Be sure to check which list of seventh character extensions apply to each particular set of codes. Fracture codes have longer lists of possible seventh characters to account for how well the fracture is healing.

 For a wrist fracture, coders can only report one of these seventh characters:

  • A, initial encounter for closed fracture
  • B, initial encounter for open fracture
  • D, subsequent encounter for fracture with routine healing
  • G, subsequent encounter for fracture with delayed healing
  • K, subsequent encounter for fracture with nonunion
  • P, subsequent encounter for fracture with malunion
  • S, sequela

Other fractures have an even longer list of possible seventh characters:

  • A, initial encounter for closed fracture
  • B, initial encounter for open fracture type I or II
  • C, initial encounter for open fracture type IIIA, IIIB, or IIIC
  • D, subsequent encounter for closed fracture with routine healing
  • E, subsequent encounter for open fracture type I or II with routine healing
  • F, subsequent encounter for open fracture type IIIA, IIIB, or IIIC with routine healing
  • G, subsequent encounter for closed fracture with delayed healing
  • H, subsequent encounter for open fracture type I or II with delayed healing
  • J, subsequent encounter for open fracture type IIIA, IIIB, or IIIC with delayed healing
  • K, subsequent encounter for closed fracture with nonunion
  • M, subsequent encounter for open fracture type I or II with nonunion
  • N, subsequent encounter for open fracture type IIIA, IIIB, or IIIC with nonunion
  • P, subsequent encounter for closed fracture with malunion
  • Q, subsequent encounter for open fracture type I or II with malunion
  • R, subsequent encounter for open fracture type IIIA, IIIB, or IIIC with malunion
  • S, sequela

ICD-10-CM uses the Gustilo-Anderson system to identify the severity of the soft tissue damage for open fractures. Only three categories of codes in ICD-10-CM require the Gustilo-Anderson classifications:

  • S52, fracture of forearm
  • S72, fracture of femur
  • S82, fracture of lower leg, including ankle

If the physician documents an open fracture, but does not specify the amount of soft tissue damage, coders should default to type I open fracture, McCall says.

One thing to note about the seventh character extension: it must go in the seventh position in the code. The elbow contusion codes only have five characters, so coders must add a placeholder (X) to the code. For an initial encounter for a left elbow contusion, coders would report S50.02XA.

Coders may need to add as many as three placeholders in order to report an accurate code. Consider these examples:

  • S06.0X0A, concussion without loss of consciousness, initial encounter
  • O64.1XX1, obstructed labor due to breech presentation, fetus 1              
  • W92.XXXD, exposure to excessive heat of man-made origin, subsequent encounter

Without the placeholder(s), the code is incomplete and will result is a rejection by the payer, McCall says.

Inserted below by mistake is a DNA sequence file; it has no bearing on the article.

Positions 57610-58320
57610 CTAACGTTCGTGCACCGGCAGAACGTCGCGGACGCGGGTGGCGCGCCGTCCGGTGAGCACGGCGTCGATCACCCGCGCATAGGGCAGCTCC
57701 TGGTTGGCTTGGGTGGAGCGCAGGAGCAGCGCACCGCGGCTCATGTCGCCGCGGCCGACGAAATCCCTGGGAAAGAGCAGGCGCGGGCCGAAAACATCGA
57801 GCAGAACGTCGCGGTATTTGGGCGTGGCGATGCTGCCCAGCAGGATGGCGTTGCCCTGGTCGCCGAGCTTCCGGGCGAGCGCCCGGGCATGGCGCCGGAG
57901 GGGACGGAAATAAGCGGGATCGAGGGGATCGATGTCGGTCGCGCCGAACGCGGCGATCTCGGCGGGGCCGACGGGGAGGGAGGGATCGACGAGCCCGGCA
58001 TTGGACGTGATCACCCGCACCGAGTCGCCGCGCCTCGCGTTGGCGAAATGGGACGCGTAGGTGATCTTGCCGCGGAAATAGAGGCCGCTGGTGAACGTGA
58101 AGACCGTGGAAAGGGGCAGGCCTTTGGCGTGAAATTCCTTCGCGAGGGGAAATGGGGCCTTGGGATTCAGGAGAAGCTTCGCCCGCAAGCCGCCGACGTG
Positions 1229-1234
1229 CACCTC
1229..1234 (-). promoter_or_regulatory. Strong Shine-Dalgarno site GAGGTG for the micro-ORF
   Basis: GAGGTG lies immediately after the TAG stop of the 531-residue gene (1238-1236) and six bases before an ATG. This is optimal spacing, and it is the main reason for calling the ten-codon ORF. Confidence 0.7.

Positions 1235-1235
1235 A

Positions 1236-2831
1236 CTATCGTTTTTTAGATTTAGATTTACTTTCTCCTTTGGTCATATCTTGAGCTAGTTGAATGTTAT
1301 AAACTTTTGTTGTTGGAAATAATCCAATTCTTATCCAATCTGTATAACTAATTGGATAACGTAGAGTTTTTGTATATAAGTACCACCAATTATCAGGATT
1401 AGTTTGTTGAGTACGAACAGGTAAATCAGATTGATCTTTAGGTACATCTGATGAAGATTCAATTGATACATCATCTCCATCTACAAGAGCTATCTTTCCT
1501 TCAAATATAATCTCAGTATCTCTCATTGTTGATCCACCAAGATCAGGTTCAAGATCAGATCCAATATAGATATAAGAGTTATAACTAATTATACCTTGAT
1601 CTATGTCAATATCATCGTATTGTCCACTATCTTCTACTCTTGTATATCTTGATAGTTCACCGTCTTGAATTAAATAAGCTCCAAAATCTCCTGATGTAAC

Excludes notes

Not all of the changes in ICD-10-CM make coding more complicated. In ICD-10-CM, coders will have a much easier time with Excludes notes.

ICD-9-CM Excludes notes can mean two different things:
  • A particular code is not for use with a particular condition
  • A particular condition is not included in a particular code

Coders have to determine the exact meaning of the Excludes notes.

ICD-10-CM features two different Excludes notes, McCall says.

An Excludes1 note is a pure Excludes note, meaning it indicates that a coder should never use the code excluded at the same time as the code above the Excludes1 note. The two conditions cannot occur together.

An Excludes2 note means the condition is not included in the code. An Excludes2 note indicates that the condition excluded is not part of the condition represented by the code, but a patient may have both conditions at the same time. When an Excludes2 note appears under a code, coders may report both the code and the excluded code together when appropriate.

External causes codes

In ICD-9-CM, coders are used to V codes and E codes. Coders use V codes for supplementary classification of factors influencing health status and contact with health services. E codes describe the accident, circumstance, event, or specific agent that caused a patient’s injury.

ICD-10-CM still includes codes covered by the V and E codes, but the codes no longer start with those letters.

The current V codes will become Z codes in ICD-10-CM and will live in Chapter 21 (Factors influencing health status and contact with health services).

Coders will find the E codes in either chapter 19 (Injury, poisoning, and certain other consequences of external causes) or 20 (External causes of morbidity and mortality). In ICD-10-CM, the codes will fall within the S00-Y99.9 codes.

Email your questions to Senior Managing Editor Michelle A. Leppert, CPC, at mleppert@hcpro.com.